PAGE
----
Ghislain Picard has announced he is going to seek the top job at the Assembly of First Nations, a national organization whose future was called into question by First Nations leaders following the sudden resignation of Shawn Atleo.

In a phone interview with CBC News, Picard said he would not be running for national chief if he didn't think there was a role for Canada's largest aboriginal organization to play in the reconciliation of First Nations people.

Atleo quit last May amid criticism from First Nations leaders that he had grown too close to the federal government given his support for the First Nations Control of First Nations Education Act.

His resignation exposed divisions among First Nations leaders both within and outside the AFN.

"Although I understand that reconciliation with Canadians and governments around us is important, what I find even more important is the reconciliation of First Nations."

Picard said he is prepared to take a hard look at the structure of the AFN and see how it can best meet the needs of the people it represents.

"It's clear in my mind there's a future for the Assembly of First Nations."

'One common enemy'

"For the lack of a better term," Picard said, "we have one common enemy: the Canadian government —​ in the sense that we have to find ways to engage the present and future governments, but not solely on their conditions."

Picard, a veteran politician, has been doing the job of national chief since July when First Nations leaders chose him to replace Atleo during the AFN's annual general assembly in Halifax pending a new election in December.

Until recently, Picard was the AFN regional chief for First Nations in Quebec and Labrador, where he worked for 22 years.

Under his leadership, the AFNQL launched a judicial review to overturn the federal government's aboriginal education bill. The case is currently before the courts.

Picard said while the government may have consulted Atleo on the bill, it failed to consult First Nations at large — despite assertions by Aboriginal Affairs Minister Bernard Valcourt to the contrary.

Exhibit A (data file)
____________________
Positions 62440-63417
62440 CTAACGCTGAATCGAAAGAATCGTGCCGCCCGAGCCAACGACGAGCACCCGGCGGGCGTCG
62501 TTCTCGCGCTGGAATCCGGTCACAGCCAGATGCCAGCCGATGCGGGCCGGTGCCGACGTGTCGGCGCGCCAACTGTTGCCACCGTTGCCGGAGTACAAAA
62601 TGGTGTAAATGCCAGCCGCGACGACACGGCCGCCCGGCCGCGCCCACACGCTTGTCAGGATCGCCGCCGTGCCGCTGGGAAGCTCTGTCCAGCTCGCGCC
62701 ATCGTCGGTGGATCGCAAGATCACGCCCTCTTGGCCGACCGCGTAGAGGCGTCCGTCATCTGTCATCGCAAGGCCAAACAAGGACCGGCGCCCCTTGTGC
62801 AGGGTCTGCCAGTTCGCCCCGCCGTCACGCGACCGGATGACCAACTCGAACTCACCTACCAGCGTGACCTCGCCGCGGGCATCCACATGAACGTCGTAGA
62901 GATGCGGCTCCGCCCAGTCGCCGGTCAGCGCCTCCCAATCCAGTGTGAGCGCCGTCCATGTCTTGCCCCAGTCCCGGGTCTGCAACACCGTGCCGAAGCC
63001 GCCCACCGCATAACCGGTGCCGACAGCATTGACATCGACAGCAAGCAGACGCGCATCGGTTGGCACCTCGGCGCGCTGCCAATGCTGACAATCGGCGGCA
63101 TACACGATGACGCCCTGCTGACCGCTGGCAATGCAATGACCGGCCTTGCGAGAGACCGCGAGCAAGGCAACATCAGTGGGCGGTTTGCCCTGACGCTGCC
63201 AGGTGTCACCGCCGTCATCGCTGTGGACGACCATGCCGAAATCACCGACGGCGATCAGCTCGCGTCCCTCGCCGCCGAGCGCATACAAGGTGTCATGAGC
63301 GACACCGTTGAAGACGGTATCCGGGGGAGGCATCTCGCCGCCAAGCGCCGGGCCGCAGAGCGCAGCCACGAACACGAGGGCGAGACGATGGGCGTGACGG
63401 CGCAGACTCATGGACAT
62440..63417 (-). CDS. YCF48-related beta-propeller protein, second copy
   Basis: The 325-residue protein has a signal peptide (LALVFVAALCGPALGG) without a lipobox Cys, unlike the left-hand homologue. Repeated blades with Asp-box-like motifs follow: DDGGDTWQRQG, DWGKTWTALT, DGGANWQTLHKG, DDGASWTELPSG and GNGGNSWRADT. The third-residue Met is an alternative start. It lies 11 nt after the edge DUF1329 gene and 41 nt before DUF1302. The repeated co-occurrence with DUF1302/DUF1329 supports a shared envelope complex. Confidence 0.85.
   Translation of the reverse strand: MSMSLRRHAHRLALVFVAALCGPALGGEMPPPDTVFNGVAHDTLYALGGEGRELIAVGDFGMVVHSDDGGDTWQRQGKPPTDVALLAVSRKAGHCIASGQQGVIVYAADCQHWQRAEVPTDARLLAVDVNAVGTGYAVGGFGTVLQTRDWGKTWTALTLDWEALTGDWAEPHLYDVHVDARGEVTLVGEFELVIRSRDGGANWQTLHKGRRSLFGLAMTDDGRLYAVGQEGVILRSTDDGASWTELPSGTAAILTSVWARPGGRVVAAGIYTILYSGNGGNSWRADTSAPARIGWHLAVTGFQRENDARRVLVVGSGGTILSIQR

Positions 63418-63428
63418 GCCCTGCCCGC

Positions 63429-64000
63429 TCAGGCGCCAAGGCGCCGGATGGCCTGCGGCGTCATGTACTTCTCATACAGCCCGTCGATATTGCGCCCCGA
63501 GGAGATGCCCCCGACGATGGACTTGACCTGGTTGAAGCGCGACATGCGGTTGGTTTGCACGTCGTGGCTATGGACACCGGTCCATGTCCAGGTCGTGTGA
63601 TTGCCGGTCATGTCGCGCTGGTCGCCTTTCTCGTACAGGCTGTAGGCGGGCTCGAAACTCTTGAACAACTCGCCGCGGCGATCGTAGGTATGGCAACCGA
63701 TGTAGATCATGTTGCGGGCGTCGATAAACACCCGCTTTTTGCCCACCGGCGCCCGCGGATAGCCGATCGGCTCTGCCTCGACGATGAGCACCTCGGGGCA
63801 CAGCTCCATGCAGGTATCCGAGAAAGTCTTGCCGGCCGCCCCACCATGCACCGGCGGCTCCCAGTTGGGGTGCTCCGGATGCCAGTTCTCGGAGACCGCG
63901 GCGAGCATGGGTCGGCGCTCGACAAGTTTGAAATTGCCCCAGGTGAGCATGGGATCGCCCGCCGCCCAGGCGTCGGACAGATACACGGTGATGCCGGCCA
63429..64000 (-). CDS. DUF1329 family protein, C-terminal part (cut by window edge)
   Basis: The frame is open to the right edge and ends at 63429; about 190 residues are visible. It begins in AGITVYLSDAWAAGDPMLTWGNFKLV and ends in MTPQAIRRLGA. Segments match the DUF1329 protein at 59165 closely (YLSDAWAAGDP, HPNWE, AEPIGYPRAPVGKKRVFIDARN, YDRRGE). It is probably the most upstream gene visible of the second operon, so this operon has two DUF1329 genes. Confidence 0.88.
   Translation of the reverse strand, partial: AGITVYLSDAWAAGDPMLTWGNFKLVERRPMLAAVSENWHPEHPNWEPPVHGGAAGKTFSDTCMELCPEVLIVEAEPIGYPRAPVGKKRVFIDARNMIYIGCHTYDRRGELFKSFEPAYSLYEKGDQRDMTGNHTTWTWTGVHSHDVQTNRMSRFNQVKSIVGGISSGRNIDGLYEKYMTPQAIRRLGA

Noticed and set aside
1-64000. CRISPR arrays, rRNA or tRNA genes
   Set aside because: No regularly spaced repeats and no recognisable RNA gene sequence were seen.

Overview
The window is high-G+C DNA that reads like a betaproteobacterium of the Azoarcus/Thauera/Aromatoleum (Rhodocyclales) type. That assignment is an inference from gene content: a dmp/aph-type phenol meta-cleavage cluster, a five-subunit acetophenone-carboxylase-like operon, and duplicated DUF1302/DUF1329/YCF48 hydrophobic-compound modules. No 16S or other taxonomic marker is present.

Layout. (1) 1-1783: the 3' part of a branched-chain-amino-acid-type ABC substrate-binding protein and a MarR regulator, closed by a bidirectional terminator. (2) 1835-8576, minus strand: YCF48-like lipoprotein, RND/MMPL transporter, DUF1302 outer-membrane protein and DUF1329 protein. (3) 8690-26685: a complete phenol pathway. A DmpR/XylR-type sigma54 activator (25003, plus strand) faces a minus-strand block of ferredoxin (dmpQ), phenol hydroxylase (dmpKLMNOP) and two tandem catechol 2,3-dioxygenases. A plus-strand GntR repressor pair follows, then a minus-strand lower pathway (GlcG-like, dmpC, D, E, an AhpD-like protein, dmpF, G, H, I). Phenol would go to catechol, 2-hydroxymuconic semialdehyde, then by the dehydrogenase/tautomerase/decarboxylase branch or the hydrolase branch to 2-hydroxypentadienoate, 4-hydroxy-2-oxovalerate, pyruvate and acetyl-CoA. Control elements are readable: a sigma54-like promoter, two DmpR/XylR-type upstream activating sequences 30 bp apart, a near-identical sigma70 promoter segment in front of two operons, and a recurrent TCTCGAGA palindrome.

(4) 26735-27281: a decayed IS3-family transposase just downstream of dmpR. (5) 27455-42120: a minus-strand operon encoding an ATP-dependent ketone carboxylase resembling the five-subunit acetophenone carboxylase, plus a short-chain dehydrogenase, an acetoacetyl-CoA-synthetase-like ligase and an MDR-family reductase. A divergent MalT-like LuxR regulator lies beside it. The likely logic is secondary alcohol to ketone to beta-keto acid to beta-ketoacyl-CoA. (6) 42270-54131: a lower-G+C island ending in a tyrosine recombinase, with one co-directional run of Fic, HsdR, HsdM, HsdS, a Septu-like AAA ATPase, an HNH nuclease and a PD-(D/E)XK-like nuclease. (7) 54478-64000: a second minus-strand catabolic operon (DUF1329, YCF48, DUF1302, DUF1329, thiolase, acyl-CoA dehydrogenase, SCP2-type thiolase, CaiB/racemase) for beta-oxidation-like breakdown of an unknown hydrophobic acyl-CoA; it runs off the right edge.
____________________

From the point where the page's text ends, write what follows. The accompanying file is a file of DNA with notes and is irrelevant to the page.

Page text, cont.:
"Chiefs across the country have supported the notion that an agreement, if you will, with one individual doesn't make it an agreement with all First Nations."

"We have agreed that in order for the process to move forward, the government of Canada has to withdraw the bill as it stands today and reengage in a way that is acceptable to First Nations while representing the diversity across the country," Picard said.

The government has said the aboriginal education bill will remain on hold until it receives the support of the AFN.

Picard recently denounced the government's decision not to call a national public inquiry into the case of missing and murdered aboriginal women as "disrespectful."

He has also opposed the federal government's First Nations Financial Transparency Act, which makes it mandatory for First Nations bands to post online the expenses and salaries of their chiefs and councillors.​

While he is supportive of more accountability, he said the Act calls for disclosure of information well above and beyond that which is required of other levels of governments.

Picard said he made the announcement, after several weeks of reflection, during a meeting in Quebec City today with Chiefs of the First Nations of Quebec-Labrador.

The AFN will elect a new national chief in Winnipeg this December 9-11.